By the time we reached the top of the climb, Barry was itching to get moving more quickly, so he substantially ups the pace, and the two of us start the long gentle descent but over rather rough terrain down to Troutbeck. As I am not running the Lakeland 100 this July I was able to pass on to Barry all of my tips about running the race route. Having run with him for over five hours, and hearing a little bit about his achievements, if you want to put some money on who will win this years race, then Barry could be a good bet! Keeping in mind that I would be racing Barry in two weeks time, I thought this long descent would be a great opportunity to see what is descending was like over rough terrain. So with a bit more focus, I set a reasonably quick pace, which resulted in Barry taking a small tumble. Just to confirm his downhill ability, the pace increased even more, and I slowly moved away from him over the next five minutes. As the track flattened out Barry rejoins me with a bit of friendly banter about 'attacking him while he was down"! We continue chatting and running together and before we know it we are enjoying a coffee in the cafe above the final checkpoint for the day at the Lakes Runner Shop.
It isn't long before we are joined by more runners, and there is a real buzz of positivity within the cafe. Although we have all run a pretty demanding 28 miles, you wouldn't know it, as there is just so much energy and enthusiasm about. I learn that the 'rugby player' is actually an ex-long distance kayaker. Apparently he can kayak a marathon (albeit downriver) faster than he can run one! Seeing the pace he ran over the weekend all I can say is that he must of been a pretty awesome kayaker!
Day two of the recce was equally as enjoyable as day one. For the Sunday it was only legs 13, 14, 15 of the 100 or legs 5, 6, 7 of the 50. I again start off slowly as we depart Ambleside on the journey to Coniston. I find myself chatting to various runners and then after a wee while I find that I am just moving that little bit quicker than then, so I tended to leave them behind, before catching up with the next group ahead. This is repeated a few times until I find myself running with two chaps (Steve and Jason?) who are going pretty well the same pace as me. Halfway during leg 14, we are overtaken by a group of runners, (including the Rugby Lad and the Comrades King), who apparently had gone off course and had to wade across a river. Whether they were running fast to get themselves warm, or maybe they were putting into practice, some of the messages from the previous night's talk, such as "re-evaluate your self perceptions, raise your expectations", whatever the reason they weren't hanging around. After a slightly quicker than planned 28 miles with Barry on day one, I decided that the enjoyable chat I was currently in the middle of would take priority, so let them 'sprint' off into the distance!
For the remainder of the recce, the three of us run together, and although not as quick as the guys that overtook us, we weren't really taking our time. The last leg of 3.43 miles, up and over the final climb from Tilberthwaite Car Park to the finish at the school in Coniston, only takes us 39 minute 25 seconds, again significantly faster than the 63 minutes it took me on race day last July! In fact looking at the results from last year, this time for the final leg was only 49 seconds slower that the time set by the record breaking winner of the Lakeland 50 Andrew James!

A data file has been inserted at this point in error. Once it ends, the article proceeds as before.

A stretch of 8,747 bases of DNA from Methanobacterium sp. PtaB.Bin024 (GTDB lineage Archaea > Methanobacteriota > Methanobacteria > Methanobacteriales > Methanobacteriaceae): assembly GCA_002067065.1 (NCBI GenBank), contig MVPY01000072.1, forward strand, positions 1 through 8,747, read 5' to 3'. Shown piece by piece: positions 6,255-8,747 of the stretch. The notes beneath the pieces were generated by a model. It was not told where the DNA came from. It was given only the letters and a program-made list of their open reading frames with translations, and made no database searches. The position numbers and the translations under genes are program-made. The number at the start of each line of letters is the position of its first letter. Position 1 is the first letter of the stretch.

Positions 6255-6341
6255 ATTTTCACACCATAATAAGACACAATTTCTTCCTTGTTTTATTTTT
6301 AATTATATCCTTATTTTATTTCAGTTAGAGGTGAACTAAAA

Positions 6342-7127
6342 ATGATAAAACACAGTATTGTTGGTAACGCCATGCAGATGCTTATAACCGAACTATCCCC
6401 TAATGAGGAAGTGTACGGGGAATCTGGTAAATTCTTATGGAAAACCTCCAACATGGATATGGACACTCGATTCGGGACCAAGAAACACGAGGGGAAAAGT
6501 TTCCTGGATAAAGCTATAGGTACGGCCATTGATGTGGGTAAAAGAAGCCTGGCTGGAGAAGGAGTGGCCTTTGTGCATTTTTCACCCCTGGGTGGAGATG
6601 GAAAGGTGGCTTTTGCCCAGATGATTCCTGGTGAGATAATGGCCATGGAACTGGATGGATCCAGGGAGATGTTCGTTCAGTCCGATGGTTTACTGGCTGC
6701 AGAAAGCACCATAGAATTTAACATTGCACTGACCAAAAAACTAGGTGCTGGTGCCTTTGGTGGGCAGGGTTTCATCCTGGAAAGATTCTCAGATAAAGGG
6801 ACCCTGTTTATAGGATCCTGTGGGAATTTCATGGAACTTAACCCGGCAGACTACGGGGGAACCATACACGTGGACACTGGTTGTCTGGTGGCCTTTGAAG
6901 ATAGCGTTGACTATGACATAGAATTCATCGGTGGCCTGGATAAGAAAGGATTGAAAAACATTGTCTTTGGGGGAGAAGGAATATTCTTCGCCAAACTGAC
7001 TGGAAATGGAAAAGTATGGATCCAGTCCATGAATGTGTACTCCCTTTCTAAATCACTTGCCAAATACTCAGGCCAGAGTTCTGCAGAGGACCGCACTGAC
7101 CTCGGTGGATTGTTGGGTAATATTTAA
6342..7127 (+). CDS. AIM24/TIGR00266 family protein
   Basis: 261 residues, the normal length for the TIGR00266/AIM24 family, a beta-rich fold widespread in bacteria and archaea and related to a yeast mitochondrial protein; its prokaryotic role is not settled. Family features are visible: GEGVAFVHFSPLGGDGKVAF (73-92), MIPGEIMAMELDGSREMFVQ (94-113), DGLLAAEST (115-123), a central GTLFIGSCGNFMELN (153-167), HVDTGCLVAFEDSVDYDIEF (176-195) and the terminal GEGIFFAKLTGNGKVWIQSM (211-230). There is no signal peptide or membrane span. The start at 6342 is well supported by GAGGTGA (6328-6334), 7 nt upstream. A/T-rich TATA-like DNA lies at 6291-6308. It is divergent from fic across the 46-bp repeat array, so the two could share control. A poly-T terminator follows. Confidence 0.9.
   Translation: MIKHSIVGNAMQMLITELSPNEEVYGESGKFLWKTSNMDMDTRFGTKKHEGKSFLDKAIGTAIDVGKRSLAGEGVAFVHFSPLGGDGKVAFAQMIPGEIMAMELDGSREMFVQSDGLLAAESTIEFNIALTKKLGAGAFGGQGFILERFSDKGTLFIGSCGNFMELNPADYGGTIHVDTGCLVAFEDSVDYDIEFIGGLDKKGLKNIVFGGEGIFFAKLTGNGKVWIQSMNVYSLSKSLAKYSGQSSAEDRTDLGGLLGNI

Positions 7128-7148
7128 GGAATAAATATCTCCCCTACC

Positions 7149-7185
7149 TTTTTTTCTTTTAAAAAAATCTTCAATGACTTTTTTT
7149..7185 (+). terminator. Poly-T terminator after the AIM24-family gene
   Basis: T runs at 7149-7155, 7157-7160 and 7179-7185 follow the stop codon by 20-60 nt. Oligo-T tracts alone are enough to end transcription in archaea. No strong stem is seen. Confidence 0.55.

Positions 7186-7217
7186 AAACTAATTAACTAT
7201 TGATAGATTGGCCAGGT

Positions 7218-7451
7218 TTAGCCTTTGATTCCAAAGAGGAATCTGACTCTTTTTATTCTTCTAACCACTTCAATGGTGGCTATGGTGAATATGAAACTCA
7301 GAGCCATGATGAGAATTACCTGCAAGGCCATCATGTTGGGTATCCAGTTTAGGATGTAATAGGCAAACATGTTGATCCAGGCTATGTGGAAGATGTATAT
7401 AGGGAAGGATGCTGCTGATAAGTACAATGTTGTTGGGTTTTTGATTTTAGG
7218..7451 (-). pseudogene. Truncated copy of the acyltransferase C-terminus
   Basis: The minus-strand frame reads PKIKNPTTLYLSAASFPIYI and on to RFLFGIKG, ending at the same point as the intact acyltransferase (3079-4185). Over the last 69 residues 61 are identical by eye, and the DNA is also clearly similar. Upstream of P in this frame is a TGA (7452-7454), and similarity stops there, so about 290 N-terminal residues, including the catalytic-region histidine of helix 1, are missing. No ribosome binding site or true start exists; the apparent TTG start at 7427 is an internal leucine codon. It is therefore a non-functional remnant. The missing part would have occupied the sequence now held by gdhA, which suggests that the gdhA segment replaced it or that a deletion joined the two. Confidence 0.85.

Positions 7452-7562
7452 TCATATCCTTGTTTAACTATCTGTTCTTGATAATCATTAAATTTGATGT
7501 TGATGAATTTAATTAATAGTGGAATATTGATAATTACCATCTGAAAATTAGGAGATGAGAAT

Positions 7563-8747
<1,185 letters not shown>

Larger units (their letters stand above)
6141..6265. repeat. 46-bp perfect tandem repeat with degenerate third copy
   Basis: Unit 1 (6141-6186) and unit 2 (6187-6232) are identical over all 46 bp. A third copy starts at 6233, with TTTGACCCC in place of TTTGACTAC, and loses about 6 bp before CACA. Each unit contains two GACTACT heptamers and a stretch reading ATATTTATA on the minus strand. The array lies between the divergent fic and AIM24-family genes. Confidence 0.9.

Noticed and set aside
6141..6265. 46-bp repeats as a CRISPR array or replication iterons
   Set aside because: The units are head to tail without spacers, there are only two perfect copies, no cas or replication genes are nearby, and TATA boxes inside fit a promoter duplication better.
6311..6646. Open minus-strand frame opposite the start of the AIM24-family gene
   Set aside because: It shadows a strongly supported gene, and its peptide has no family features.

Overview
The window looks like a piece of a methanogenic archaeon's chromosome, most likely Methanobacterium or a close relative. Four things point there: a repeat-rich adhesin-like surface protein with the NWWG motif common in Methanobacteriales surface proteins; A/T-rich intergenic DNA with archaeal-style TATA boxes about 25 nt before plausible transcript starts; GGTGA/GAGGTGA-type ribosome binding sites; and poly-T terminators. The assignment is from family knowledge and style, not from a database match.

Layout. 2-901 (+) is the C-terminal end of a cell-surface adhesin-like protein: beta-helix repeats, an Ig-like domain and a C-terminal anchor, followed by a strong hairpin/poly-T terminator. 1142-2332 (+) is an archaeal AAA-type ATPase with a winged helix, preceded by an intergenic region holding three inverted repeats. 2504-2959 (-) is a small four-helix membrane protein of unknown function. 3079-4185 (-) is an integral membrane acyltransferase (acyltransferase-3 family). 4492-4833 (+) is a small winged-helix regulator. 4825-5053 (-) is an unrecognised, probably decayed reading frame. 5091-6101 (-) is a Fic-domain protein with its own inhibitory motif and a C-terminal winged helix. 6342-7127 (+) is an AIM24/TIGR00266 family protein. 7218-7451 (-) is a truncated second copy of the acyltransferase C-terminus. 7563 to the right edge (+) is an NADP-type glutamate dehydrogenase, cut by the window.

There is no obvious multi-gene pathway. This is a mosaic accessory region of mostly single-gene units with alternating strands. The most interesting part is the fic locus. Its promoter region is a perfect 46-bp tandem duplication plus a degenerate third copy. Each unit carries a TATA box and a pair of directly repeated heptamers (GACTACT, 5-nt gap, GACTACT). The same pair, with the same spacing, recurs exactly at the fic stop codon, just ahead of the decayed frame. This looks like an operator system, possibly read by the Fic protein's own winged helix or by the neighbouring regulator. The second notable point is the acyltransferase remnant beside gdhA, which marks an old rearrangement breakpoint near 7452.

To finish off the recce weekend there was again loads more chatting, and munching on even more cake provided by Marc, as the runners reach the finish at the school in Coniston. Finally the sun comes out to top off an excellent weekend. Although the weekend has consisted of two descent length runs over challenging terrain, combined with a lengthy 95 minute presentation on the Saturday night. Even though I should be tired, I am full of positive energy, that I have received from the absolutely friendly and supportive ultra trail running community of the Lakeland 100/50, and before I know it, I am back home in East Sussex.
To finish of this post I would just like to thank all of the runners and the organisers who shared in the enjoyable weekend. As I mentioned at the start of my talk, doing a presentation on my own material, was a bit daunting, as demonstrated by my heart rate being around 130 bpm at the start, higher than my Lakeland 100 race intensity for the last 7 legs! However, after the 'high intensity' but 'poorly paced' start, it felt like I got into the 'rhythm of the event' and delivered a worthy performance!
At the conclusion of my presentation I put up the above 'Take Home' Points slide. 1. Define what success means to you was about encouraging all runners to have a clear goal of what they want to achieve, with it possibly being a bit more specific and a bit more ambitious that simply finishing in 39hours and 59minutes. 2. Re-evaluate / adjust your self expectations was about taking on board that over the years of running, each and every one of us will have improved without probably noticing the change, and maybe now was a good time to re-evaluate one's self perceptions of oneself. 3. Final five weeks - carry out total preparation was about stressing the need to give serious thought to what possibly could happen during the race, and more importantly, to develop a positive strategy to deal with the, at times, challenging situations that may arise. 4. Surround / immerse yourself with positivity was about the importance of positivity on performance, and how one can gain great benefits in receiving it from family, friends, fellow runners, and most importantly from within.
To sign off, the final few words from the Take Home Points slide seems appropriate: "During the Lakeland 100/50 weekend in July, enjoy the total experience, enjoy the journey, and live fully every moment.", Stuart Mills 2011.
To all of the Lakeland 100/50 runners out there, and to all other ultra trail runners, may your TOTAL preparations leading up to your next race go well and result in a successful performance.